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The Royal Portrait

Image and Impact


Henry VIII (1491-1547)


Oil on panel | 99.8 x 74.2 cm (support, canvas/panel/stretcher external) | RCIN 404438

This portrait is a very early derivation of Holbein’s original portrait of Henry VIII, painted in 1537 on the wall of the Privy Chamber at Whitehall which was destroyed by fire in 1698. The wall painting provided the source for many portraits of the King. This portrait may have been painted during Henry VIII’s lifetime, and is still close in technique to Holbein. It is possible that the head is derived from a sitting later than that which formed the basis of the wall painting. The Royal Collection holds a copy after the lost Whitehall mural by Remigius van Leemput, painted in 1667 (RCIN 405750).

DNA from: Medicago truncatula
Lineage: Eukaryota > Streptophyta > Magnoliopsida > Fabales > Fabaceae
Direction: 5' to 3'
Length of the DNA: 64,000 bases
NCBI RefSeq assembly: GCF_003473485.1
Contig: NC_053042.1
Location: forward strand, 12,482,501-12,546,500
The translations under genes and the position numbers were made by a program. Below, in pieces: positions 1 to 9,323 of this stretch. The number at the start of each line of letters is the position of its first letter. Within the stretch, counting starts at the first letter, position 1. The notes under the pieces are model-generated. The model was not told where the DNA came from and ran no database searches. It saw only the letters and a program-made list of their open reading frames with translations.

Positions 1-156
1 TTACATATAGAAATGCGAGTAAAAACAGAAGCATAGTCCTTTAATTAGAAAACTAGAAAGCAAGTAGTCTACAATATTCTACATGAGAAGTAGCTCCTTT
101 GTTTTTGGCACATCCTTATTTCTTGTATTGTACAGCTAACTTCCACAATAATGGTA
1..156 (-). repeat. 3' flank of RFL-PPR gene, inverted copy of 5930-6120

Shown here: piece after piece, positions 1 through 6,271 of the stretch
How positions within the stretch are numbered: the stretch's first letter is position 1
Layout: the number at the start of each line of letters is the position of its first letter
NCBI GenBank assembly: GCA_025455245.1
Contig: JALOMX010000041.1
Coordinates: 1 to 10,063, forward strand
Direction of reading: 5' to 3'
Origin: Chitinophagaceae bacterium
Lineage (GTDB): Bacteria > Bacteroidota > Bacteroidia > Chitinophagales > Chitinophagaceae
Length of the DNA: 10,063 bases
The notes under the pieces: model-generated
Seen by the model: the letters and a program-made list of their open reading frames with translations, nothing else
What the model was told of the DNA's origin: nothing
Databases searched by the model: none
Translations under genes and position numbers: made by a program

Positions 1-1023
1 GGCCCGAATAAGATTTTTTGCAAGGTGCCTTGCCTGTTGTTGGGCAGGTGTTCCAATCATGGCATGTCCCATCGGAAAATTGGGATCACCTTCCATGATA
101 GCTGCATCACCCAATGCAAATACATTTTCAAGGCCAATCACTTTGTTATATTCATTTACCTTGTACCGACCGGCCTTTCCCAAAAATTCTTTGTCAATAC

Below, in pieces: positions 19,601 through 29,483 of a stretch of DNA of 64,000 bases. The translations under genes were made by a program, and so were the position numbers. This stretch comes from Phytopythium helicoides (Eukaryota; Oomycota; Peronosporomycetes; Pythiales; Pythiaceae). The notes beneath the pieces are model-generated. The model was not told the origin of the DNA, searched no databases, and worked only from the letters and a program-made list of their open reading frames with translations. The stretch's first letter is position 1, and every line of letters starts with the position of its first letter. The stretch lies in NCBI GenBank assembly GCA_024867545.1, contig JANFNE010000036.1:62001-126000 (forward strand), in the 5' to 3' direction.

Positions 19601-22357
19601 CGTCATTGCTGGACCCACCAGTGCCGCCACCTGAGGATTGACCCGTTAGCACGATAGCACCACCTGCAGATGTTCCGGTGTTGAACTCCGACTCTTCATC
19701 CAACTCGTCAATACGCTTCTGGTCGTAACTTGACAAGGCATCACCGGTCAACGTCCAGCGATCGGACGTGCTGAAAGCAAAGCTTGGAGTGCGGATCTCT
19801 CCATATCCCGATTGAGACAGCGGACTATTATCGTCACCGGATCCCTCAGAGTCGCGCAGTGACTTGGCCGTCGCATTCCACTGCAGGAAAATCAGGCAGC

The King wears a cloth of gold jerkin cut with a deep U shaped neckline and attached skirts, over a cloth of gold doublet. Over this is a brown gown lined with lynx fur and decorated with gold braid, which is padded at the shoulders to create a wide horizontal silhouette. The sleeves of the gown have slits meaning it can be worn in multiple ways. The doublet is decorated with large rubies and around his neck is a gold collar set with precious stones. He carries gloves in his right hand and rests his left hand on his sword. His black bonnet is decorated with jewels and a white ostrich feather.

The painting appears in Pyne's illustrated 'Royal Residences' of 1819, hanging in The Old Drawing Room at Kensington Palace (RCIN 922153).

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